The National Oceanic and Atmospheric Administration’s (NOAA) National Sea Grant College Program (Sea Grant) is pleased to announce the finalists for the 2024 class of the John A. Knauss Marine Policy Fellowship program. The 85 early-career professionals selected will be placed in federal government offices throughout Washington, D.C., and join the over 1,600 individuals who have participated in the program since its inception in 1979.
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Texas Sea Grant Master Naturalist volunteers contribute 83,000 hours worth $2 million to informal education, restoration projects
Managing coastal resources to balance human use with environmental health requires citizens who understand the complexities of coastal environments. Informal education is a highly effective
Workforce Development: High school students in Texas’ Port of Port Arthur learn about the many jobs available in their own community — on land and at sea — to support maritime industries.
An exchange between Texas Sea Grant and NOAA’s National Marine Fisheries Service is helping shrimp fishermen keep sea turtles safe and themselves on the right side of federal regulations.
" Interacting with people and helping them, that’s the heart of Sea Grant."
Texas Sea Grant Research Project Studies Effects of Drugs, Personal Care Products on Texas Estuaries
Texas Sea Grant-funded research is exploring how much everyday products enter Texas bays and estuaries, and the effects that such products have on wildlife.
With support and training from Texas Sea Grant, Maryland Sea Grant Extension employs the weTable tool to facilitate decision-making processes in a range of communities.
Dr. John Jacob takes a holistic approach to educating citizens and local officials, noting that the watershed is affected by a wide range of activities from landscaping and other things people do around their homes to large urban planning and habitat protection activities.
Texas Sea Grant, with funding from the National Fish and Wildlife Foundation (NFWF), has launched a pilot program to help shrimpers correctly install and operate turtle excluder devices, known as TEDs, and to develop a process to certify those that do. This vessel certification will help consumers choose “turtle-safe” wild-caught Gulf shrimp at their local supermarkets.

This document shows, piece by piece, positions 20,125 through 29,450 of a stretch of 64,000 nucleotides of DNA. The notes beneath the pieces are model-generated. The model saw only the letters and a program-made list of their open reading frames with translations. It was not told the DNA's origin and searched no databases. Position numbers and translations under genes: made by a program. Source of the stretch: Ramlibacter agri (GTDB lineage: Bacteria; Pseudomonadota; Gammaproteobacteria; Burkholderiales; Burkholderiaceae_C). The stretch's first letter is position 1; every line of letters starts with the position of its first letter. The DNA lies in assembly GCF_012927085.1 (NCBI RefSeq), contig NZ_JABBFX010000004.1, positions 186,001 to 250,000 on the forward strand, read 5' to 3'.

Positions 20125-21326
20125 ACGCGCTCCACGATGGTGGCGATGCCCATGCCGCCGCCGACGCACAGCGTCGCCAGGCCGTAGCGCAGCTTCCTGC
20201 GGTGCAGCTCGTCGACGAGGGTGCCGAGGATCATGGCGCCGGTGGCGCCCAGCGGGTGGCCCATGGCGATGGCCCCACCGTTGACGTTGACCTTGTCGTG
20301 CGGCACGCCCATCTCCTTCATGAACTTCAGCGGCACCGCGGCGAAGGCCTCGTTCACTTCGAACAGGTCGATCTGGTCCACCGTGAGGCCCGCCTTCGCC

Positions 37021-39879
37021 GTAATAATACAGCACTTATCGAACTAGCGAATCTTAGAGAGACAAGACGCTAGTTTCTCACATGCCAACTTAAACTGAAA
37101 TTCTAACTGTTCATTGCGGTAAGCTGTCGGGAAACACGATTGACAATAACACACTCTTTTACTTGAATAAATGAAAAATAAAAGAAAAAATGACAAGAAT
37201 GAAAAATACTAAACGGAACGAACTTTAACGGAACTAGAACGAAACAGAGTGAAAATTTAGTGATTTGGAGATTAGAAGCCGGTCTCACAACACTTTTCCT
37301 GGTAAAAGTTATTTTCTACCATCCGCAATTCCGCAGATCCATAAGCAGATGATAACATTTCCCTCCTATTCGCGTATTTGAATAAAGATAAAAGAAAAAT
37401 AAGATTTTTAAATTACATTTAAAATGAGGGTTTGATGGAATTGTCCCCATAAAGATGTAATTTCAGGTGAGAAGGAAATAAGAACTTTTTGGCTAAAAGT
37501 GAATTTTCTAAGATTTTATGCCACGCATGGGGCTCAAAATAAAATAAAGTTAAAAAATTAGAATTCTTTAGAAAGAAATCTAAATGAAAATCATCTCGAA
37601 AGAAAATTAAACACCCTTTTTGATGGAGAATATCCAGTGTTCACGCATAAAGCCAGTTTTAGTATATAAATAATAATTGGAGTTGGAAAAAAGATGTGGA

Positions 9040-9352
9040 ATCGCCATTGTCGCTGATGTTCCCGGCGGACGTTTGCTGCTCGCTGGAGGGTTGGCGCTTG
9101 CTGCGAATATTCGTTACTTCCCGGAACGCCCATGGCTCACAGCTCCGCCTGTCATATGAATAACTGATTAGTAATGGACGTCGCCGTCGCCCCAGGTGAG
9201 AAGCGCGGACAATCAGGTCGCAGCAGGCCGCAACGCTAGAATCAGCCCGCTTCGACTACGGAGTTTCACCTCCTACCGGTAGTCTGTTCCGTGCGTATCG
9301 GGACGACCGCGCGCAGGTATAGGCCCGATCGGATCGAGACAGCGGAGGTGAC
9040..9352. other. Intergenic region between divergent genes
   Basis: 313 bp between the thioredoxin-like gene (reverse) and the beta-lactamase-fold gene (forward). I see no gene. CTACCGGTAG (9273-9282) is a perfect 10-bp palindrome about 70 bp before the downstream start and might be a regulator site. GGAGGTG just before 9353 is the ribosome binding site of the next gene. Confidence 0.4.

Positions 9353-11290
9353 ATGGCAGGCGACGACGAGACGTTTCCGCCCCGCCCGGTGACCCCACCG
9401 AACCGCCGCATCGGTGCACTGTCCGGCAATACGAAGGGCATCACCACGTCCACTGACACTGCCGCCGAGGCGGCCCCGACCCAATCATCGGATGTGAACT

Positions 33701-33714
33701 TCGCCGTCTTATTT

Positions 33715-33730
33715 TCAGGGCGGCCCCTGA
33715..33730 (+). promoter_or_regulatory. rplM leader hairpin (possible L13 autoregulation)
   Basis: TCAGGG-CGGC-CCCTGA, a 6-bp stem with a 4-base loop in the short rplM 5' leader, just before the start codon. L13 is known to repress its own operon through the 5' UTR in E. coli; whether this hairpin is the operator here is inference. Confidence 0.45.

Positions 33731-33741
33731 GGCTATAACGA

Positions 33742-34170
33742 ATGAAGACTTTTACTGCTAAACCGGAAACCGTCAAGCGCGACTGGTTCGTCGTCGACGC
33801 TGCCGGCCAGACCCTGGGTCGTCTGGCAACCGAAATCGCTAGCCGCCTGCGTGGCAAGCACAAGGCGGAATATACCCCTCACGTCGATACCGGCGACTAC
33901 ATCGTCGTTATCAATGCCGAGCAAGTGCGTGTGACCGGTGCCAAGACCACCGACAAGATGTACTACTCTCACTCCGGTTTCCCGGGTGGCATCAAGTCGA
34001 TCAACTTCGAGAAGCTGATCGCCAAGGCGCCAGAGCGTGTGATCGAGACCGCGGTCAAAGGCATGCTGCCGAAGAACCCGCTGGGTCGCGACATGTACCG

The Texas Coastal Planning Program helps community leaders through workshops that help them determine their readiness and plan for future needs with respect to coastal hazards, green infrastructure, water quality impairment and other issues related to sustainable development.
The Texas Coastal Citizen Planner program provides elected and appointed officials the knowledge and skills necessary to make informed land use decisions that lead to long-term hazard management, natural resource conservation, safer neighborhoods, and improved quality of life.
The Community Health and Resources Management (CHARM) mapping application is a robust citizen planning tool, built on CommunityViz and ARCMAP, that enables citizens and professionals alike to explore large and small development scenarios that reveal impacts, instantaneously, to the environment by the development, as well as impacts to the development (e.g., storm surge).
By geo-referencing and overlaying historic aerial photography on current digital photographs, Texas Sea Grant along with multiple other partners have identified habitat restoration priority areas along the Texas coast.
Dr. Chris Houser is an Associate Professor in Geography and Geology and Geophysics at Texas A&M University. His general area of expertise is geomorphology, the study of the natural features of the earth and the physical processes that shape them.
As Texas Sea Grant’s Coastal Planning Specialist, Heather Wade helps communities on the Texas coast plan for the future. With a toolkit that includes the Coastal Resilience Index, weTable and Community Health and Resources Management (CHARM) model, she leads community leaders through workshops that help them determine their readiness and plan for future needs with respect to coastal hazards, green infrastructure, water quality impairment and other issues related to sustainable development.
Rip currents kill more than 100 people every year on U.S. beaches. Sea Grant funded researchers are studying what the public knows about rip currents and how to better educate people to spot these dangerous currents.
Through research, education and outreach, NOAA Sea Grant is addressing bycatch from the Gulf of Maine to the Gulf of Mexico to the Gulf of Alaska.